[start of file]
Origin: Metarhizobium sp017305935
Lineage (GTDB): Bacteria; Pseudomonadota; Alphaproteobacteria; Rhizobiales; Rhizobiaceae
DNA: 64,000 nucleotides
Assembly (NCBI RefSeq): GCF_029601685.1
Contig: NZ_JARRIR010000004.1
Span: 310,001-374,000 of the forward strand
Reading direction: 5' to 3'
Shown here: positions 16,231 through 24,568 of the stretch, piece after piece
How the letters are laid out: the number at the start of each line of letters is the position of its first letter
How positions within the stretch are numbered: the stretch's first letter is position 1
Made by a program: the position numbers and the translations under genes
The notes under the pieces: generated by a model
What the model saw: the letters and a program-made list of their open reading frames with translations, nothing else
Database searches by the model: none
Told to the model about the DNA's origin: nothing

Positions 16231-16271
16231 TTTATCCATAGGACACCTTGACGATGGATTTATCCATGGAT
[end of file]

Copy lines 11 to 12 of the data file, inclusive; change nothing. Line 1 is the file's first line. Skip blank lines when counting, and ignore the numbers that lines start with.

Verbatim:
Made by a program: the position numbers and the translations under genes
The notes under the pieces: generated by a model